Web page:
Kai Ryssdal: It’s Wednesday, that time of the week again. The debate over the debt ceiling is on temporary hiatus, thanks to the Congressional spring recess. But our commentator Amity Shlaes weighed in this week with a historical perspective: Calvin Coolidge and how he ran a surplus while managing to cut spending and taxes.
A lot of you wrote to say, wait a sec, this guy left office in 1929 — the phrase “Great Depression” mean anything to you? Here’s Brian Werner of Kansas City.
Brian Werner: This is like claiming that a pilot has a clean record because he jumped out of the plane before it crashed.
But Jonathan Lovelace of Milan, Mich., came to the defense of the 30th president.
Jonathan Lovelace: It was Hoover’s interventions, attempts to limit the damage and stimulate a recovery, that made what could have been a minor recession a depression. And then Roosevelt’s programs kept it going until the war. Coolidge’s hands-off policies might have started the downturn, but Hoover’s — and especially Roosevelt’s — hands-on policies made it into the Great Depression.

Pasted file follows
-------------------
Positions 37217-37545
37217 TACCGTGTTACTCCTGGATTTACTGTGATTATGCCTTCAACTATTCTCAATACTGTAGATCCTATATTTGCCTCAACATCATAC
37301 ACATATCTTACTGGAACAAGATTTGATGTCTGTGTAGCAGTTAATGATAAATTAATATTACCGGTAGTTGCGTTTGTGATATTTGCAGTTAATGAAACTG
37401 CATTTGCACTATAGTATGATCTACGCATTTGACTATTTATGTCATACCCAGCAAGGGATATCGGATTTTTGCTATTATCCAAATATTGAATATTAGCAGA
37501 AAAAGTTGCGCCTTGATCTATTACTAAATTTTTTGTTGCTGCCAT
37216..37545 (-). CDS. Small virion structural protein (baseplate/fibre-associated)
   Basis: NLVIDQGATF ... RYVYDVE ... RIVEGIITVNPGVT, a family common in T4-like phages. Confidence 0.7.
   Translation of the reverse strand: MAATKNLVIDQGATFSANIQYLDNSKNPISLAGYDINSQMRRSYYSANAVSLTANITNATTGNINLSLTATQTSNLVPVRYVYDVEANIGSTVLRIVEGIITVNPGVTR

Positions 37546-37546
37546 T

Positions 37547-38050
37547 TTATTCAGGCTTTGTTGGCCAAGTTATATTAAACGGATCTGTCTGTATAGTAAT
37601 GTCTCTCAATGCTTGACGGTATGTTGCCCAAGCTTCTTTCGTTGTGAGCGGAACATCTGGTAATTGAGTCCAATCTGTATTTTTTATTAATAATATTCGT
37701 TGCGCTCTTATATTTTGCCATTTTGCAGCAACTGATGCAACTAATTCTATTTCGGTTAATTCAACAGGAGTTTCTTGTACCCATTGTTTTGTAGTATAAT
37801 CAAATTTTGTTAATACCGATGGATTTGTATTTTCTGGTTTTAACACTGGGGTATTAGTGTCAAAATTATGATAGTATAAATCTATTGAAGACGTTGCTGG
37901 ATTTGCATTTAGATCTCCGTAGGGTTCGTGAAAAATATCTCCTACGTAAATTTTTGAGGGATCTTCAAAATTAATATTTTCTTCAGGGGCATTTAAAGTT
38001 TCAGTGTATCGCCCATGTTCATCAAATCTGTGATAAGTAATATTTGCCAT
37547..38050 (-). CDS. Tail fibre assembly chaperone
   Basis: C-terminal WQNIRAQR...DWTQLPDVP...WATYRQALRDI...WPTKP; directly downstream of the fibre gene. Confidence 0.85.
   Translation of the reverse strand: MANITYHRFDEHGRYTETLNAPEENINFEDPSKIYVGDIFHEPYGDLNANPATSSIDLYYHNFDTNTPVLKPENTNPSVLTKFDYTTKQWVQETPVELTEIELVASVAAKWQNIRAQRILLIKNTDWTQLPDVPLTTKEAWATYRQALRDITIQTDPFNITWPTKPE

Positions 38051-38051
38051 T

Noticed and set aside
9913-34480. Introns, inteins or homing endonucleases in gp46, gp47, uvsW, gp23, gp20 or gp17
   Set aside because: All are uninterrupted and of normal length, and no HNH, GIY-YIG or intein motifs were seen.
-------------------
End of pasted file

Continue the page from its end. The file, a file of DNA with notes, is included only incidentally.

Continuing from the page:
Last week was a year since the BP oil spill in the Gulf Coast. Beth Larson of Washington D.C. listened to commentator and chef Susan Spicer reflect on what’s changed for her since then. Larson says she enjoyed her visit to Spicer’s New Orleans restaurant, but she senses a contradiction in the chef’s views on how the U.S. responded to the spill.
Beth Larson: On the one hand, she praised “national agencies” for testing food and making her customers confident of its safety. On the other hand, she said she was disappointed in the “government response.” So now I’m disappointed that this world-class chef turns out to be so typical in her misunderstanding of what her national government actually does for her.
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